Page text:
General features of delta systems

Studies by Coleman & Wright (1975) and Galloway (1975) have shown that deltas can be categorized into several types. Differences in morphology and internal geometry are generated by the relative importance of various physical parameters, such as water flow, sediment input, wind, currents, waves and tidal processes. The classification adopted here centers around poles corresponding to the three main classes:

  1. tide-dominated deltas,
  2. wave-dominated deltas (Rhône),
  3. river-dominated deltas (Mississipi).

The Mahakam delta is a mixed, tide- and river-dominated delta in a humid equatorial climate.

Previous micropaleontological work

Literature devoted to the micropaleontology of deltas as such is scare. In comparison, coastal or estuarine environments are better known (Haman, 1981; Jennings & Nelson, 1992; Jonasson & Patterson, 1992). However some deltaic systems have been studied and provide data relevant to the present study.

River-dominated (Mississipi delta):

Lankford (1959) was the first to introduce a zonation based on microfauna distribution. He distinguished six formal assemblages, namely marsh, interdistributary bay, fluvial marine, deltaic marine, sand, and open shelf. Anderson (1968) completed this early work.

Wave-dominated (Rhône delta):

The main contribution was published by Kruit (1955). This study shows a clear dominance of Ammonia beccarii, associated with Nonion depressulum (Walker & Jacob) 1798. These two species are present in the outer part of the deltaic complex (present-day beaches, abandoned coastal ridges, coastal lagoons). Agglutinated Foraminifera (Trochammina, Haplophragmoides) are restricted to the inner part of the deltaic system: swamps.

Most recently the previous works have been completed by Vangerow (1974).

Kutei basin:

During the past twenty years, several studies have been published on modern micropaleontological distributions in the Mahakam delta (Oesterle, 1974; Hoibian, 1984) and neighboring areas (Coustillas, 1983; Boichard et alii, 1985; Granier, Villain & Boichard, 1997).

In his pioneer work, Oesterle (TOTAL internal report, 1974) distinguished four biofacies associated respectively with the deltaic plain, inner delta front, outer delta front and prodelta slope. These subdivisions were later used by Hoibian (1984).

The present study supplements earlier work by including a sedimentological approach and proposing a micropaleontological model for deltaic clastic deposits that are potential reservoirs for oil.

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Presentation and sedimentological features

The Mahakam delta is located in Indonesia (Fig. 1 ) on the eastern coast of Kalimantan Island (between 0°21’ and 1°10’ south latitude, and 117°40’ east longitude). The coastline of this part of Kalimantan is oriented NNE-SSW, and borders the Makassar strait. This delta, like all modern deltas, is a recent feature, having developed in the last phase of the Holocene transgression, over a 5,000 to 7,000 year period during which delta progradation gave rise to a system comprising approximately 1,300 km2 of subaerial delta plain, 1,000 km2 of delta front and 2,700 km2 of prodelta accumulations (Allen G.P., Cassoudebat & Thouvenin, 1979).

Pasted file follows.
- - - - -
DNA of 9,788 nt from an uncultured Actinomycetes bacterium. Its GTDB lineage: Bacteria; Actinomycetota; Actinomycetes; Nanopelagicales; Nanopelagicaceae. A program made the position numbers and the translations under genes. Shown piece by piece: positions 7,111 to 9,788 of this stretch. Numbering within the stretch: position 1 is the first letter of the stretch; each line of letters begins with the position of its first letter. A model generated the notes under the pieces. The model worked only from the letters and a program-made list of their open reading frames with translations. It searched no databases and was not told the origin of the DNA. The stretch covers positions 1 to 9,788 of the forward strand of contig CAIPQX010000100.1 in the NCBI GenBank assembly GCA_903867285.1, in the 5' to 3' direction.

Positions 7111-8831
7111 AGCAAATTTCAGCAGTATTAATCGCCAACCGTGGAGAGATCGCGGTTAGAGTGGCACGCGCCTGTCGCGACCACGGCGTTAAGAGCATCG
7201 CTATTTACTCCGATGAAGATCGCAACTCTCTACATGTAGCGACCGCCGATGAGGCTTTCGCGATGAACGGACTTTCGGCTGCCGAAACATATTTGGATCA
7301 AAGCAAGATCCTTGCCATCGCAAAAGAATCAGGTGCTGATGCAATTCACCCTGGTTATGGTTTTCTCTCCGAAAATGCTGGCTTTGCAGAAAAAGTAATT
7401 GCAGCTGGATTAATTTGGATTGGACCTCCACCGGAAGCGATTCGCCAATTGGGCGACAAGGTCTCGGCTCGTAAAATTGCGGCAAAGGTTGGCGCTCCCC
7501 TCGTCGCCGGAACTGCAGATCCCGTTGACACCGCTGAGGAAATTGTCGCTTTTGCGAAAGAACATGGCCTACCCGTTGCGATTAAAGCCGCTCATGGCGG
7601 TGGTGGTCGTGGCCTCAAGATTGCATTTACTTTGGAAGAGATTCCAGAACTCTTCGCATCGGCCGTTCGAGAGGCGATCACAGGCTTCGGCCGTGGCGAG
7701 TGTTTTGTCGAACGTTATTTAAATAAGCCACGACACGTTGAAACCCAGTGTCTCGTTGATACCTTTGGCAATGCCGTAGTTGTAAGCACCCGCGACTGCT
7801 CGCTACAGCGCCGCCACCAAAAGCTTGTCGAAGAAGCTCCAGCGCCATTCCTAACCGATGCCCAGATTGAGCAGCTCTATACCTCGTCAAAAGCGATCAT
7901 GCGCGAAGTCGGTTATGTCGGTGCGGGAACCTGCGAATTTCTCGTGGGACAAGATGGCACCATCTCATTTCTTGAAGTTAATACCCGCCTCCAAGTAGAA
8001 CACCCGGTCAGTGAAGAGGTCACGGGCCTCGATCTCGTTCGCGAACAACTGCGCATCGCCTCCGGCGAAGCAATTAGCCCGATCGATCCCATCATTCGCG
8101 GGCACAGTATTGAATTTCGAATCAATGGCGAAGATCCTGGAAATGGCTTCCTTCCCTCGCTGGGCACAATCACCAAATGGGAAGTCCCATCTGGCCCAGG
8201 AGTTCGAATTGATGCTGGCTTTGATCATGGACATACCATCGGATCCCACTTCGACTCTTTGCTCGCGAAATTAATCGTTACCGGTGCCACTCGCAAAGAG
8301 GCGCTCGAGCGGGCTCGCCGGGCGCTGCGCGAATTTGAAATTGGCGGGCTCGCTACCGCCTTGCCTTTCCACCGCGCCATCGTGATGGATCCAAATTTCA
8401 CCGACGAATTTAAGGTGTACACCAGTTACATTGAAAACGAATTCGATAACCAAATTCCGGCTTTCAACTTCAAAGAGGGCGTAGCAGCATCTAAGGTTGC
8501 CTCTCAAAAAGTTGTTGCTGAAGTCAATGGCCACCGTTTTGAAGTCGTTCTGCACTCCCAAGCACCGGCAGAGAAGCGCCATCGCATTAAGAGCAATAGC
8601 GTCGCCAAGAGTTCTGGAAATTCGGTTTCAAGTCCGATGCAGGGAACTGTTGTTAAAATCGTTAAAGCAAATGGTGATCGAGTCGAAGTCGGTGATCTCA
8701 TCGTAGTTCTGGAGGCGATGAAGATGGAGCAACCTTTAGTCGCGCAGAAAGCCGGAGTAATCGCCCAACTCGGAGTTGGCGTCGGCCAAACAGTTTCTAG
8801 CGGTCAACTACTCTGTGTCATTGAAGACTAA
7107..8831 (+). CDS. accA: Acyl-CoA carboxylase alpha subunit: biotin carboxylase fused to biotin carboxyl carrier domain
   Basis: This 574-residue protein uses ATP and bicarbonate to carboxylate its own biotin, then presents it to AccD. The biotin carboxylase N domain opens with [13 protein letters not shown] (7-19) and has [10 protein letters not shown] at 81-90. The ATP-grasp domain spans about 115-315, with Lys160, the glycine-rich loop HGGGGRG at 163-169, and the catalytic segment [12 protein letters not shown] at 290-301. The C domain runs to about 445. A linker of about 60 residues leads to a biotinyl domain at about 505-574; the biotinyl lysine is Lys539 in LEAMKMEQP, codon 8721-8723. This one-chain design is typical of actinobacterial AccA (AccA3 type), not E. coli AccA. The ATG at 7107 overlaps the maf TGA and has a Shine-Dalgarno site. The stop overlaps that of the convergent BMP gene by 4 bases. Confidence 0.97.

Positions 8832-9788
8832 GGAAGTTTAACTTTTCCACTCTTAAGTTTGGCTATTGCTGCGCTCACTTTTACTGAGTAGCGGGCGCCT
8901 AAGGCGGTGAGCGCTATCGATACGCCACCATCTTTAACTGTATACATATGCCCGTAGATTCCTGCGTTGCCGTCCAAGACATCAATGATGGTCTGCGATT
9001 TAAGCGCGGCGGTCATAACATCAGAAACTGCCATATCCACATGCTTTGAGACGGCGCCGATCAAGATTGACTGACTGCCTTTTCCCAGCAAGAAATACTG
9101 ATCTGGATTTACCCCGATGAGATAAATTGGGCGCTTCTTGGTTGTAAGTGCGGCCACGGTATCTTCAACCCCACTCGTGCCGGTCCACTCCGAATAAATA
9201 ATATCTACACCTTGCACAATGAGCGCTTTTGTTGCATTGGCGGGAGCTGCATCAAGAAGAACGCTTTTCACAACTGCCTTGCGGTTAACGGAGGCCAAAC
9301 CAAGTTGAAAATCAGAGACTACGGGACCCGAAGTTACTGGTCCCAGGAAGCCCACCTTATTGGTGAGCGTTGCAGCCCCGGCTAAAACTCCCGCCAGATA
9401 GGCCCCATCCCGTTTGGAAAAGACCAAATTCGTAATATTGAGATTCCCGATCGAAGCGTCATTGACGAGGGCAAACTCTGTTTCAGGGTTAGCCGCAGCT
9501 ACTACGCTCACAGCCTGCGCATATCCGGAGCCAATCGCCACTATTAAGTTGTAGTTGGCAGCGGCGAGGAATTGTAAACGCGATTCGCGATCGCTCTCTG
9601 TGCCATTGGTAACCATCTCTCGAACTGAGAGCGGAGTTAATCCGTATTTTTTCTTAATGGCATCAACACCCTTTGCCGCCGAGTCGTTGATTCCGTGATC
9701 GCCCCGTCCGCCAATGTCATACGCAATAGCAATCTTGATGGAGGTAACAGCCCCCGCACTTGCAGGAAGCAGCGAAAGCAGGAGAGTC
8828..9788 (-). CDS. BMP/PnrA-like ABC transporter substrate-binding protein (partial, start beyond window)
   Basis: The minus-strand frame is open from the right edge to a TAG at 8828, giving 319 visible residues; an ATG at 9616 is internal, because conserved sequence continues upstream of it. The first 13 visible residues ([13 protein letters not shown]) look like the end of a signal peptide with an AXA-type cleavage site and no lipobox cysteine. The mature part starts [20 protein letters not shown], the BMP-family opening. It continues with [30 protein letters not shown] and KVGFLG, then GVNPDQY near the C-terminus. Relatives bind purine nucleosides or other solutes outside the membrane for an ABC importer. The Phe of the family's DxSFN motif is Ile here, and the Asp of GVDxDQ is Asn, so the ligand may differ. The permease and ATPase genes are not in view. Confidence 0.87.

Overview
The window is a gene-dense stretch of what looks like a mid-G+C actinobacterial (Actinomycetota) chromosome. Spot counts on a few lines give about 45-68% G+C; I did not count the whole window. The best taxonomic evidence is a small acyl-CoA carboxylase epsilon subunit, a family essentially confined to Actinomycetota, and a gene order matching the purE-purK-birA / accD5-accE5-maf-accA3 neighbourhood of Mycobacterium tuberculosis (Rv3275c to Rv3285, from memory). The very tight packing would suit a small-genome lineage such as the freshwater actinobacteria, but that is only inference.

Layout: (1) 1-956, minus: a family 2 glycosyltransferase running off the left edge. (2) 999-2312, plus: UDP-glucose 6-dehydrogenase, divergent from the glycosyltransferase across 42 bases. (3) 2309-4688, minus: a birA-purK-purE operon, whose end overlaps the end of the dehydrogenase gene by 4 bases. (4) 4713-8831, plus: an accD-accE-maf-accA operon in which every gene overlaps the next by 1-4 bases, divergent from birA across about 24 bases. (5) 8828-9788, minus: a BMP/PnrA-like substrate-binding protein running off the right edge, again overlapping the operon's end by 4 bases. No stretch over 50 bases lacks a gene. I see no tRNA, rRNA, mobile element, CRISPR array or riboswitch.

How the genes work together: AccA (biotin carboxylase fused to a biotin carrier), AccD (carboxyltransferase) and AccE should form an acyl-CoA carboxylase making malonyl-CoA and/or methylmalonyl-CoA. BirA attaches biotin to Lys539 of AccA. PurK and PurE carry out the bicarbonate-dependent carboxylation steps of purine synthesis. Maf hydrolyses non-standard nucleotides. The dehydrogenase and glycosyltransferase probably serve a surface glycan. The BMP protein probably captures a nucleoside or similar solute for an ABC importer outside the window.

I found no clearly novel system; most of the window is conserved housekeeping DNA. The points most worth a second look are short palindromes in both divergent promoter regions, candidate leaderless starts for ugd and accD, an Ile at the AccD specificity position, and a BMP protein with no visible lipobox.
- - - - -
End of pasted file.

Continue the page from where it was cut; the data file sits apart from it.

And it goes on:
The general morphology of the delta can be divided into three radially concentric systems (Fig. ): the delta plain, delta front, and prodelta (Allen G.P., Cassoudebat & Thouvenin, 1979).

Delta plain

The delta plain forms the subaerial part of the delta. It can be subdivided into a fluvial delta plain, and a tidal delta plain. The fluvial delta plain is characterized by highly compacted and well drained ground, covered with hardwood trees. Its width is between 10 and 20 km. The tidal delta plain is characterized by its low elevation that consequently is subject to daily inundations. The plant cover is Nipah palms and mangroves. The tidal deltaic plain is incised by both distributaries and tidal channels. Its width ranges between between 20 and 30 km (Allen G.P., Cassoudebat & Thouvenin, 1979).

Delta front

The delta front is an intertidal to shallow subtidal platform. Its width ranges between 8 and 10 km. The topography consists of linear undulations perpendicular to the coast forming bars and shoals. The delta front too is incised by distributary channels. They extend seaward to its outer limit, terminating in a mouth bar. The inner portion is made up of extensive tidal flats.

Prodelta

The prodelta is a smooth seaward slope, the inner part set off by an abrupt break in the slope at the 5 m isobath. The outer limit is between the 60 and 70 m isobaths. The width of the prodelta shows a sharp asymmetry, an effect of the drift current. Off the southern distributary system it is 30 km wide, but 5 to 15 km wide in the central and northern portions (see below).